Frost also remembers that day because he was in bad shape. He had cut short a practice session with Thompson the day before, citing an allergic reaction to dust at the studio; took a Benadryl, a Zyrtec and a shower and fell asleep. When it came to auditioning, she let instinct take control.
“I closed my eyes, got a little bit more self-conscious, and did that thing when the music started,” he said. “My body felt like it had done it before. This feeling – this is deeper than the music, this is deeper than the acting, this is deeper than the show. It’s a kind of energy and a kind of magic coming on you.”
Wheeldon saw Frost as a blessing but also a gamble. “There were so many raw gifts—more gifts than I’ve ever seen in a human at the first audition,” Wheeldon said. But at the same time, “all our fears came with it: What if he didn’t get the job? What if he can’t get a job?”
The production offered Frost the role. He accepted.
“It’s one of those things that feels like the stars align a little bit,” Frost said, “and you take that call and it’s in the palm of your hand to take it and embrace it or let it go, and I’ve decided to take it and embrace it.”
“MJ” is not just any jukebox musical, of course. It’s about one of the greatest pop artists in American history, but whose legacy is tarnished by alleged child sexual abuse. Featuring a book by two-time Pulitzer Prize-winning playwright Lynn Nottage, the show takes place in 1992, before the allegations were made public. does not address this issueled to criticism by leader theatre reviewers. But so far, the show’s box office has been healthy – in recent weeks, “MJ” has been among the top-grossing productions on Broadway. It received 10 Tony nominations, one for best musical, and its producers, including Michael Jackson Estate, are planning to add a North American tour next year.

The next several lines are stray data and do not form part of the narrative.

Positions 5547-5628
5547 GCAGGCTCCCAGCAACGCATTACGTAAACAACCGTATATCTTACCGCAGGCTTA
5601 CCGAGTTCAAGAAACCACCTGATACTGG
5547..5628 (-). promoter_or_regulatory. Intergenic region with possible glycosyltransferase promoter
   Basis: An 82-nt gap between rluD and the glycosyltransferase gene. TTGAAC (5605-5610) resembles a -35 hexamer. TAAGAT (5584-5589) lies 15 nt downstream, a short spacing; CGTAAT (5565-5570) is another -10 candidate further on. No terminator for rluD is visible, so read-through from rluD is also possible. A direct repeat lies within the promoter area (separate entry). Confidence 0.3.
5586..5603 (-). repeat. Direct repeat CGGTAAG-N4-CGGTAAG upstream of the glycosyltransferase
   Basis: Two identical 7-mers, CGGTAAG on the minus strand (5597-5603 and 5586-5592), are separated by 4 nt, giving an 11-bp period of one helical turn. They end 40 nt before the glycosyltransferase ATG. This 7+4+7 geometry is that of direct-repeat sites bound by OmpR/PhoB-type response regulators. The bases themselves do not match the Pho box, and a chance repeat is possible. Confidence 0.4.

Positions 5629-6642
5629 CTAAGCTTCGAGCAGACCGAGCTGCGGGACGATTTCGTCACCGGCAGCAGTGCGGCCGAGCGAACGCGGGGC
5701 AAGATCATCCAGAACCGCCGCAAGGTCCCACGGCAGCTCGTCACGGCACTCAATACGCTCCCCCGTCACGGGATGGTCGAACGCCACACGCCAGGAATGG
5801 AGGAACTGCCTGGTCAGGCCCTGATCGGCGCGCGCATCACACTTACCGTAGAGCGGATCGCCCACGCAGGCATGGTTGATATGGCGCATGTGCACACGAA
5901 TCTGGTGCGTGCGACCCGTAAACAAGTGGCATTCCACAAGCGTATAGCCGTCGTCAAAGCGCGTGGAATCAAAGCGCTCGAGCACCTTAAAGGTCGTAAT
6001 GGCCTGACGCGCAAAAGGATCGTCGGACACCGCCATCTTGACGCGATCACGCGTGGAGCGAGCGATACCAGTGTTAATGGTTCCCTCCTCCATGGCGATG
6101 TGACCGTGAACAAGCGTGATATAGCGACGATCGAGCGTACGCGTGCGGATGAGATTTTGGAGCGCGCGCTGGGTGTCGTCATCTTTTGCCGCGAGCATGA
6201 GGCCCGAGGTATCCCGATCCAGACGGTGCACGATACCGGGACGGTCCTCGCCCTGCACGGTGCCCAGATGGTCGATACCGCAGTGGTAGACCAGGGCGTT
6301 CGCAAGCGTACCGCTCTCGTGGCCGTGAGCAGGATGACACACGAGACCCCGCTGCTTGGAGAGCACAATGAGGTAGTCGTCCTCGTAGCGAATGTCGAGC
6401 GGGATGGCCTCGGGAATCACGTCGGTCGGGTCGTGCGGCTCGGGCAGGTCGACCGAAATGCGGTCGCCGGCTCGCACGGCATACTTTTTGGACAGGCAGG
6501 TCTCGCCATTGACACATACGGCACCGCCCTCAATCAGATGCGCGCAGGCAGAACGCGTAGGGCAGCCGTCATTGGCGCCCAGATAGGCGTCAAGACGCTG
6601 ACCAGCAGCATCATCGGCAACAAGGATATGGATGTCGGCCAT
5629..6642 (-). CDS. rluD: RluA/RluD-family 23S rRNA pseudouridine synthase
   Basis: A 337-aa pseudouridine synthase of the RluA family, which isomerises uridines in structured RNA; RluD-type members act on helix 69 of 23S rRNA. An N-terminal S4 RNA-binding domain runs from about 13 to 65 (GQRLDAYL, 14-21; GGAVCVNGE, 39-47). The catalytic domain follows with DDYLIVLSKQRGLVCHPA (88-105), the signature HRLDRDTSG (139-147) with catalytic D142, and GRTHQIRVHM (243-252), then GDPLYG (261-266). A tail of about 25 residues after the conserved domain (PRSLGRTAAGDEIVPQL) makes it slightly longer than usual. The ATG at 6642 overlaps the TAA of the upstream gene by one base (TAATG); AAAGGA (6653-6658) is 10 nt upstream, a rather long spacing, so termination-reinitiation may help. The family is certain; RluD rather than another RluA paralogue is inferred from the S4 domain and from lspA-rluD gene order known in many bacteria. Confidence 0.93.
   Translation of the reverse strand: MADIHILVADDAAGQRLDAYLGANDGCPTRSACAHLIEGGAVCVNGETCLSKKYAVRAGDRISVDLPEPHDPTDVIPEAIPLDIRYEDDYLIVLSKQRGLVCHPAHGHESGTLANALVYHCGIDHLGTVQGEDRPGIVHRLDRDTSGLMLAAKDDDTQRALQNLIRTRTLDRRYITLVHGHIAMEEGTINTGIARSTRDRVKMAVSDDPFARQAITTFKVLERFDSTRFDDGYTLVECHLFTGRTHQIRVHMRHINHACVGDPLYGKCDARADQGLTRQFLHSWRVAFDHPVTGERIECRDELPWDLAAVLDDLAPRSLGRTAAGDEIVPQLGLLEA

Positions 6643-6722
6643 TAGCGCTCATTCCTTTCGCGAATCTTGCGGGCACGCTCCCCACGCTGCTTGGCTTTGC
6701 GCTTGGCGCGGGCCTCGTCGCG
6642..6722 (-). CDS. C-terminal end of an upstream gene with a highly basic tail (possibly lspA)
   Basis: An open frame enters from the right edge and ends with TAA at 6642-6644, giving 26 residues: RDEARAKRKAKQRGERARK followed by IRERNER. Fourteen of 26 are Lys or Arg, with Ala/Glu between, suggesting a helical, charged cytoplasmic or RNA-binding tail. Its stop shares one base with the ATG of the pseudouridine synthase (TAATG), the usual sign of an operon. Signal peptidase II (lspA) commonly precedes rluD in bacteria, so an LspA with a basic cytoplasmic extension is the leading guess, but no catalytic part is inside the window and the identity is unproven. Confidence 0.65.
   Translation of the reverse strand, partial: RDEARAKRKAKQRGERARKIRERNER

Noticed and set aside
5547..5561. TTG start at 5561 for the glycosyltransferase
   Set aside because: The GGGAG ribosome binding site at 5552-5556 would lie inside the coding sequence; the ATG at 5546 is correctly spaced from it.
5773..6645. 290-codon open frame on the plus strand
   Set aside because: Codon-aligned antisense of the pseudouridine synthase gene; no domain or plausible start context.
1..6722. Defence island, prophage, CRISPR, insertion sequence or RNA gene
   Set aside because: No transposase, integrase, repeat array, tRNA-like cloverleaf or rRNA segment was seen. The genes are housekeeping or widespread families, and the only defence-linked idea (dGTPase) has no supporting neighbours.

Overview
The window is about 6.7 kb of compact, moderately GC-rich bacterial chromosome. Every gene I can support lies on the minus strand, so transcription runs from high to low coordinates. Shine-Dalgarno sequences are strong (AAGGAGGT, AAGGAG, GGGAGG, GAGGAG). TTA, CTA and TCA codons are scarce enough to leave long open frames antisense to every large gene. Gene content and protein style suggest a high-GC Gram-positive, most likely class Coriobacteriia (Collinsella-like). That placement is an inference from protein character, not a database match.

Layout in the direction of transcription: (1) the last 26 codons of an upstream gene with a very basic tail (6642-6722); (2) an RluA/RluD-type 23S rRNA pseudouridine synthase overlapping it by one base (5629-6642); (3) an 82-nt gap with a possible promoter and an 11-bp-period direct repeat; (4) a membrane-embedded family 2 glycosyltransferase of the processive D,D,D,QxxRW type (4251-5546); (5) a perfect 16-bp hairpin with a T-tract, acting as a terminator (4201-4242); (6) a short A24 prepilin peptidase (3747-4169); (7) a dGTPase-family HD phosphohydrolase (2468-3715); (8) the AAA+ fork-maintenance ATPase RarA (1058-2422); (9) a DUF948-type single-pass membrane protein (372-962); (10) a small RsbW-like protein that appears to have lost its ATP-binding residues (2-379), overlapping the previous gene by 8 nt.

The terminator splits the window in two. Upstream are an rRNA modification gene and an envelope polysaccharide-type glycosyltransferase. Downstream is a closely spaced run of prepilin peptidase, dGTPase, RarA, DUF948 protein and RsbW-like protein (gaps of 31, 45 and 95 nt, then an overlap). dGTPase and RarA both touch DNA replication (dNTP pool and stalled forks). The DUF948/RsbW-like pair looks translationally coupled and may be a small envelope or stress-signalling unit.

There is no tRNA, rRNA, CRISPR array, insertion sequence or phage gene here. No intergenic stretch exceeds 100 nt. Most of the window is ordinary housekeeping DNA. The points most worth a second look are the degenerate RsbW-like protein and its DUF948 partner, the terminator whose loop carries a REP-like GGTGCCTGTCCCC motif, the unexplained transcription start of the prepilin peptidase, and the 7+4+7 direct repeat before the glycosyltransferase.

During a couple conversations about the program, Frost was patient with questions about the allegations, but at the same time chose his words carefully—taking a deep breath before answering, pausing frequently between thoughts—and making it clear that he wouldn’t be trapped or offended. Expressing a position on whether or not Jackson was an abuser.
“I believe everyone has the right to their own truth and what they believe,” he said. “I’m not judging.”